Different priorities: Women’s rights and heatlh coverage vs economic issues

Voters at St. Augustine Church.Photo by Dana Tepper

The waiting line did not seem too long at St. Augustine Church for people to vote; however, Susan Isenberg, a retired pharmaceutical representative, was sitting on a bench next to the line, waiting for her husband to be closer to the entrance so she could join him, while she avoided the possible migraine of standing in the sun.

Isenberg, who has never missed an election, waited for almost four hours before she could vote, yet she was not annoyed or impatient. She said this is one of the most important presidential elections because of the clear choices that each candidate presents as part of their policies.

“We are on the right track with Obama,” she said. “I’m concerned that Romney and his extreme right position might set us back to Bush’s policies.”

She said that other policies that concern her, and are making her vote for Obama this year, are women’s rights and health insurance.

“Look at what women have been able to accomplish so far, and Romney wants to control women’s body,” she said. “Health insurance is also extremely important, and there are people who need it, but they don’t have it.”

Another voter, Cecil Criss, a retired UM Chemistry Professor, had a different perspective about the candidates.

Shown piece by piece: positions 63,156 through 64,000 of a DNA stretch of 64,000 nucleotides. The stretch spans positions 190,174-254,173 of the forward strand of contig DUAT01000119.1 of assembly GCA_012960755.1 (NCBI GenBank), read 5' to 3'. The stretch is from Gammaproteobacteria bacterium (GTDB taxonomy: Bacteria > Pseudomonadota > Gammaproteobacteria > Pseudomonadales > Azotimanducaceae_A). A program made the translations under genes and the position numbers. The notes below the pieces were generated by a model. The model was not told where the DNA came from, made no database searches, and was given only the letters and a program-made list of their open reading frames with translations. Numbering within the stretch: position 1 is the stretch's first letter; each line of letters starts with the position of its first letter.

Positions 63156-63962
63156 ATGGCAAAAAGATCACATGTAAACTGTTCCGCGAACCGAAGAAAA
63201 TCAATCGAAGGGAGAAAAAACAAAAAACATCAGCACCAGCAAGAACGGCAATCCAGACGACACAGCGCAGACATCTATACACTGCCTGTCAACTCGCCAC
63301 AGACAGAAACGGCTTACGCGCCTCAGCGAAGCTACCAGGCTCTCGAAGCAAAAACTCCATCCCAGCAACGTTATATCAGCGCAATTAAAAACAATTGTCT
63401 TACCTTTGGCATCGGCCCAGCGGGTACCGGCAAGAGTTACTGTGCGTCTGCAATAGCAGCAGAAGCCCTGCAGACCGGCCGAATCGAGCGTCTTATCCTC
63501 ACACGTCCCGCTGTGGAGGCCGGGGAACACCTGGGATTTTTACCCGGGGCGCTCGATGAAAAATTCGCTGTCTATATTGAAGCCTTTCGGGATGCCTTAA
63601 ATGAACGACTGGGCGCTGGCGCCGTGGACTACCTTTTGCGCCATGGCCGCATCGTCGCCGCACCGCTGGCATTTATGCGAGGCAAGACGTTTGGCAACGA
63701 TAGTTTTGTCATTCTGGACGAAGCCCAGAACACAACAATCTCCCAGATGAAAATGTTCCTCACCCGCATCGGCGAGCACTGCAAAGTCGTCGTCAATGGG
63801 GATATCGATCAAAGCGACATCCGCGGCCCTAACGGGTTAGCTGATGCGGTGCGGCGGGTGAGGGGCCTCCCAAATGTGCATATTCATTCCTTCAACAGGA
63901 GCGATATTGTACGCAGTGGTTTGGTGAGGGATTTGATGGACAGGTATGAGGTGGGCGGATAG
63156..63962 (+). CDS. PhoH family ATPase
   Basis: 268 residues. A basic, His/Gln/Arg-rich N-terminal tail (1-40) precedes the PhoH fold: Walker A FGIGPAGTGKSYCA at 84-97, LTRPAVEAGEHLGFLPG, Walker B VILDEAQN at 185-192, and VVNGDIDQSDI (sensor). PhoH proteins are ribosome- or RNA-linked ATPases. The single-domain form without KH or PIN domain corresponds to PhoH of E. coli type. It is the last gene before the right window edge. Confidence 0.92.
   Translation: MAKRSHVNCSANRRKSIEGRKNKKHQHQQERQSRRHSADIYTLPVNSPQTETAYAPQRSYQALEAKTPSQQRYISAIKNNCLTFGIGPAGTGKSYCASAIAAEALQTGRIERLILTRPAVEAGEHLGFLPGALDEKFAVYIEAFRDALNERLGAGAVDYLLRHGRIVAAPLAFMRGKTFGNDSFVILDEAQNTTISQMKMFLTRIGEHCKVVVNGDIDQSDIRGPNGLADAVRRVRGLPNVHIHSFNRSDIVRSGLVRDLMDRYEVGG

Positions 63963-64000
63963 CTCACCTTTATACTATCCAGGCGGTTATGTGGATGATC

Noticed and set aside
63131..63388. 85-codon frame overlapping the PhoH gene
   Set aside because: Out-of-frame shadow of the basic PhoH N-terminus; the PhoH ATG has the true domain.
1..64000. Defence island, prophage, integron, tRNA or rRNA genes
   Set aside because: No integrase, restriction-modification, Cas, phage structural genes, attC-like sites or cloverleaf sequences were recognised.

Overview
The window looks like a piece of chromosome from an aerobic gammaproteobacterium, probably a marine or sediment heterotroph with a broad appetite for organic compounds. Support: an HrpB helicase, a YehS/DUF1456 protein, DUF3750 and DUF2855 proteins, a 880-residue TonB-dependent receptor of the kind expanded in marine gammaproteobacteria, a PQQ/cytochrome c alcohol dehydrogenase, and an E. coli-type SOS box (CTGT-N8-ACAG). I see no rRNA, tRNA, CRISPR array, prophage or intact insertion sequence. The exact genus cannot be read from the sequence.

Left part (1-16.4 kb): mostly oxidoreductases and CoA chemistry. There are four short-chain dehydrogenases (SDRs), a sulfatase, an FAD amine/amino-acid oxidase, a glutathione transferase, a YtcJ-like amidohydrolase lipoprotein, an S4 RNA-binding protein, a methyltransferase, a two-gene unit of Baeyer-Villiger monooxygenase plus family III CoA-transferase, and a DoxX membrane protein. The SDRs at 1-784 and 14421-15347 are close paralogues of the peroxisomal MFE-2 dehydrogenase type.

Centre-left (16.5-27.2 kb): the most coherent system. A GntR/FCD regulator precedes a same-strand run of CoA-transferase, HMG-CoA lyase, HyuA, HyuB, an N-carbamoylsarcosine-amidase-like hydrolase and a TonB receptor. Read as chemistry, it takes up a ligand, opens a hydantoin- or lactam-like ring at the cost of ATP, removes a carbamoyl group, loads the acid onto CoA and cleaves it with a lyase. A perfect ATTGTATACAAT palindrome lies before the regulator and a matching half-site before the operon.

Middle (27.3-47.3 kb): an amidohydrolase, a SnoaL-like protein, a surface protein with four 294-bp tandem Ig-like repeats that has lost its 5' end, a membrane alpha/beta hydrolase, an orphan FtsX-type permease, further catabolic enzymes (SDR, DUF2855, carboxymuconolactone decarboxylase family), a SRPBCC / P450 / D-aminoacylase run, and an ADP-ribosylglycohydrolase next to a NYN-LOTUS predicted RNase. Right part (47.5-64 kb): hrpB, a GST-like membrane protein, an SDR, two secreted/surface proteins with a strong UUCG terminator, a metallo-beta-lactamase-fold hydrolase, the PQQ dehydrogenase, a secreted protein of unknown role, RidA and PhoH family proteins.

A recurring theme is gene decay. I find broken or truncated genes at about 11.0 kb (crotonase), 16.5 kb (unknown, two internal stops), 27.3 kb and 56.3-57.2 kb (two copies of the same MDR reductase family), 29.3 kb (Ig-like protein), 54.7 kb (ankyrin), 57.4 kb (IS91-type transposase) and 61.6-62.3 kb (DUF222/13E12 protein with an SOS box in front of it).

After he voted, Criss, 78, said his main concern about these elections is the economic policy. This is the reason he voted for Romney.

“You don’t generate a strong economy by government spending money,” he said. “Obama doesn’t create any jobs, except in government, and anytime he does, he takes a job away from the private sector.”

Criss, who moved from West Virginia 30 years ago, thinks that Obama doesn’t understand economy, and this affects the private sector.

” Someone has to pay for what he does,” he said.


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One response to “Different priorities: Women’s rights and heatlh coverage vs economic issues”

  1. Linnet Jarrett says:

    Interesting post, I like how you contrasted the opinions to show how the voters in the state of Florida are divided. I like how you described the scene and how you opened with the story of Mrs. Susan Isenberg. Good job!